There’s a new champion of the world’s highest peaks.
On Thursday morning, Nepali climber Sanu Sherpa reached the summit of 26,362-foot Gasherbrum II in Pakistan, one of 14 mountains on earth above 26,000 feet (or 8,000 meters) elevation. The ascent marked the completion of an incredible feat that makes Sanu the only person to ever ascend all 14 of the 8,000-meter peaks twice.
Sanu, 47, climbed with Nepali guiding company Pioneer Adventure, and he reached the top alongside a Japanese climber named Naoko Watanabe, according to a representative from the guiding firm.
“Today, we write to hail the hero of the Nepalese mountaineering community,” Pioneer Adventure wrote on Instagram. “A tale of Sherpa that shall be sung and recorded in history as a persistent climber with great determination and diligence who pierced through the chilling wind of the mountains to make other fellow climbers’ dreams come true.”
Sanu is a veteran of Himalayan mountaineering, and he has ascended Mount Everest six times. He completed his first ascent of the 8,000-meter peaks in 2019, becoming just the third Nepali to do so, behind Mingma Sherpa and Chhang Dawa Sherpa.
“I simply love climbing. It feels so good to be in the mountains. Climbing peaks is an easy task for me,” Sanu told reporter Dewan Rai of the website Everest Chronicle.
His feats were overshadowed by countryman Nirmal “Nims” Purja, who set a world speed record for climbing the same peaks in 2019, completing the expedition in just six months and six days. Purja completed his record with an all-Nepali crew and used his fame to tout the success of mountaineers from Nepal.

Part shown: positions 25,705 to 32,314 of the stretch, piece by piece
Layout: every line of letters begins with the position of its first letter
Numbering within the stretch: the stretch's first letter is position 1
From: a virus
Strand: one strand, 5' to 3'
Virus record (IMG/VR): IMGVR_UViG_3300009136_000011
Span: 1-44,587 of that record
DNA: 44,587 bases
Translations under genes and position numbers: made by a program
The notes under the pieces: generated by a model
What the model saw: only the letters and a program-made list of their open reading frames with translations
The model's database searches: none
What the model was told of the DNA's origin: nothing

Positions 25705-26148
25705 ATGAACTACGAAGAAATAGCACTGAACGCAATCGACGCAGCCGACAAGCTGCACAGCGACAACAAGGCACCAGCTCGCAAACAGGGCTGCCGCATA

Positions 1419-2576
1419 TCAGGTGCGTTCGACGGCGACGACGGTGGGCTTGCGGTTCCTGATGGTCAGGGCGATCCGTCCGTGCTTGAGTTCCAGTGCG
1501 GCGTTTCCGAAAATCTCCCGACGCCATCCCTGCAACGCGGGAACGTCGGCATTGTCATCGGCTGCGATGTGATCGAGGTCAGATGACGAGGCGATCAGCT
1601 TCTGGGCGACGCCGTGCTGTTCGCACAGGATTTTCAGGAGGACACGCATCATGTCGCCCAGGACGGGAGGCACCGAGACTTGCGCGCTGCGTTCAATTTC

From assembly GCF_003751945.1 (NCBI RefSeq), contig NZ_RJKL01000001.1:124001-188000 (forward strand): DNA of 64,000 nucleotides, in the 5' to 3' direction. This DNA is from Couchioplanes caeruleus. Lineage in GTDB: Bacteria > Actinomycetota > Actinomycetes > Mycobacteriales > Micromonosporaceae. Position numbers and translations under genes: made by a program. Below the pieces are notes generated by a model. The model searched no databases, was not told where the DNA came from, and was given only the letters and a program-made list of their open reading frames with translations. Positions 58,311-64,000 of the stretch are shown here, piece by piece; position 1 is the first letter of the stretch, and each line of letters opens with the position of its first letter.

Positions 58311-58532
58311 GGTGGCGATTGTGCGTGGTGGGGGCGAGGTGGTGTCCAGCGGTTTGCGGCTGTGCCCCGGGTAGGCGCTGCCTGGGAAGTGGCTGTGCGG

When Everest Chronicle interviewed Sanu earlier this year, he spoke about his youth in Nepal, where he grew up with eight siblings in the Sankhuwasabha district, an area that encompassses 27,838-foot Makalu. Sanu told the site that the family was poor, and he worked as a porter, ferrying supplies for mountaineers and trekkers. He became interested in the outdoor gear used by the climbers.
“I used to stare at good clothes and shoes trekkers would wear. I was more interested in those, not in mountaineering,” he told Everest Chronicle. In 2006 he was selected to lead a Korean expedition on 26,864-foot Cho Oyu, and the climb launched his career in mountaineering. After that he worked as a guide and steadily reached the summit of the highest peaks.
Sanu said that when he completed the summits of all 8,000-foot peaks in 2019, he had already ascended seven of them twice. So he decided to dedicate himself to climbing the remaining seven a second time.
“Climbing all 14 peaks twice was not on my mind until other climbers started suggesting me to do it,” he said.